by Peter Donahue & Robin Nelson Wicks
Peter Donahue is the author of four works of fiction, including Three Sides Water: Short Novels (2018). He is co-editor of Reading Seattle, Reading Portland, and Seven Years on the Pacific Slope. His most recent book is Salmon Eaters to Sagebrushers: Washington's Lost Literary Legacy (2019).
Robin Nelson Wicks is a photographer, painter, and sculptor. She is a graduate of the Cocoran School of Art and Design and the University of Washington. She teaches art at Liberty Bell High School in the Methow Valley and was recently named Artist in Residence at the Confluence Gallery and Art Center in Twisp, WA.
from Miscellaneous Friends
Countess Apollinia and I met in a tea room in Tacoma. “I’m not a real countess,” she told me after we’d introduced ourselves and got to talking. “Not in this life anyway.” Polina, as she said her friends call her, is a Russophile. As we drank our tea—she a smoky black, me a fragrant jasmine green—she explained that in a former life, in the early 1800s, she owned a large house on Ligovky Prospect in Saint Petersburg. “I was Pushkin’s lover,” she let me know. When I said I’d never read him, she promised to give me a copy of Eugene Onegin next time we met. “That’s very kind of you,” I said. “Ça ne fait rien” she replied, speaking French, as all good Russian aristocrats once did. I thought of asking what she thought of the autocrat Vladimir Putin, but decided not to. Why spoil the fun, I thought. “More tea?” I asked instead. “Oui,” she replied. I then stood, bowed ever so slightly, and brought our two tea pots to the front counter. Later, at her apartment, I learned her real name was Kathy.
I didn’t believe in ghosts until I came to know Ida, who in recent months has become my spectral friend. Ida died in 1974. She was only 23—pushed out the window of the ninth-floor apartment she shared with her boyfriend in Pioneer Square. They were addicts and both really sick. The boyfriend wanted Ida to turn tricks so they could score, but Ida didn’t want to. So he killed her. I can’t say how I know all this except that Ida, who never speaks, has communicated this knowledge to me. I live in the apartment just below the one she shared with her boyfriend, or so the building manager told me. The boyfriend got off for the murder somehow and a year later OD'd. Ida now lingers in the corner of my apartment at night, half in shadow, looking out the window, occasionally glancing at me. I tell her it’s okay, she’s safe, but I don’t really know that. It’s just me speaking to a ghost.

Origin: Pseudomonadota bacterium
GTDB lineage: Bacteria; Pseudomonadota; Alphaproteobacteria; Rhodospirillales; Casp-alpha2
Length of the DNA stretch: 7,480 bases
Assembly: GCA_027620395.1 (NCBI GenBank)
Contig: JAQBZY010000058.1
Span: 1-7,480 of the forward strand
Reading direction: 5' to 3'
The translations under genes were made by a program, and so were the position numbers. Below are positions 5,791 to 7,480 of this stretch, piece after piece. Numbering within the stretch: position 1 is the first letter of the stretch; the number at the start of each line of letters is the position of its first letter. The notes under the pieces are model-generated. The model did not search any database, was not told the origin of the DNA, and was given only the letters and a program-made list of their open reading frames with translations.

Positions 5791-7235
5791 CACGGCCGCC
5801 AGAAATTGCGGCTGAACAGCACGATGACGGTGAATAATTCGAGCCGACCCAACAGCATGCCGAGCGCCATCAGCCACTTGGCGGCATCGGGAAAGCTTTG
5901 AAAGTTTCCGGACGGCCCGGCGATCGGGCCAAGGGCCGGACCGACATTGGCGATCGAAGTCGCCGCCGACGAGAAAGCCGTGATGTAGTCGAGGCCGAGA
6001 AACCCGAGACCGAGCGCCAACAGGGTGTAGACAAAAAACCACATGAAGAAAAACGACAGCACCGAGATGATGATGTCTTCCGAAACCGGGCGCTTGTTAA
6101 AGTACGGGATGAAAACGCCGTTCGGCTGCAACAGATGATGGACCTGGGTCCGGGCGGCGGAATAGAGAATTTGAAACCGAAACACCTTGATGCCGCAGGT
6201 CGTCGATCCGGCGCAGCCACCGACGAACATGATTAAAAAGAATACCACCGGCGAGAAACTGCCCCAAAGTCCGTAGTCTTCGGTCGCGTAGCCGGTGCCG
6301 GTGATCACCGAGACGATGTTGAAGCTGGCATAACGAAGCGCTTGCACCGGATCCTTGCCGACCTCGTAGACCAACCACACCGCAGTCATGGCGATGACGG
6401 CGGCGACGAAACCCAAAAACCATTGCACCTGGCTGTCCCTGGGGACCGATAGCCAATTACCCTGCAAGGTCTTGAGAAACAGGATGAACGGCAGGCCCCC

Dennis doesn’t have many friends. Me and maybe the guy down the block who walks by once a day while Dennis sits out on the front porch of the big white boardinghouse where he lives. The guy always bums a cigarette from Dennis and then sits down with him and talks while they smoke, and when they guy leaves, Dennis gives him another cigarette, which the guy tucks behind his ear. “Later, pal,” Dennis says, and the guy walks off. My friendship with Big D, as I call Dennis, doesn’t involve much more than this guy’s actually. I might make a run to Gene’s grocery store at the corner for some chicken strips and Jo-Jo’s and dipping sauce, and we’ll sit on the porch and eat and talk—and that’s about it. When I get up to leave, he tells me, “Later, pal,” and I walk off just like the other guy.
I met Breson, my French friend, in San Quentin. He’d been in a long time. He taught us North Block inmates a lot of French phrases, like On y va and Imaginer c'est choisir, which means “To imagine is to choose.” He worked in the canteen, which usually had hour-long lines, and that’s where he used On y va, which means “Let’s go.” He’d mean it, too, and once got into a fight with an inmate holding up the line, which was how he lost his front tooth. He replaced it with a shiny gold incisor once he got out. Then, when they released me, he and I would meet in the Presidio and drink port wine. Breson loved port wine, said it fortified him. We’d watch the fog race in from the ocean through the redwood and eucalyptus trees as we drank. Then we’d amble to the corner store run by Ma and Pa Zhang, buy some beer to wash down the port, and stroll through the Palace of Fine Arts. La vie est belle, Breson also liked to say, which means “Life is beautiful.”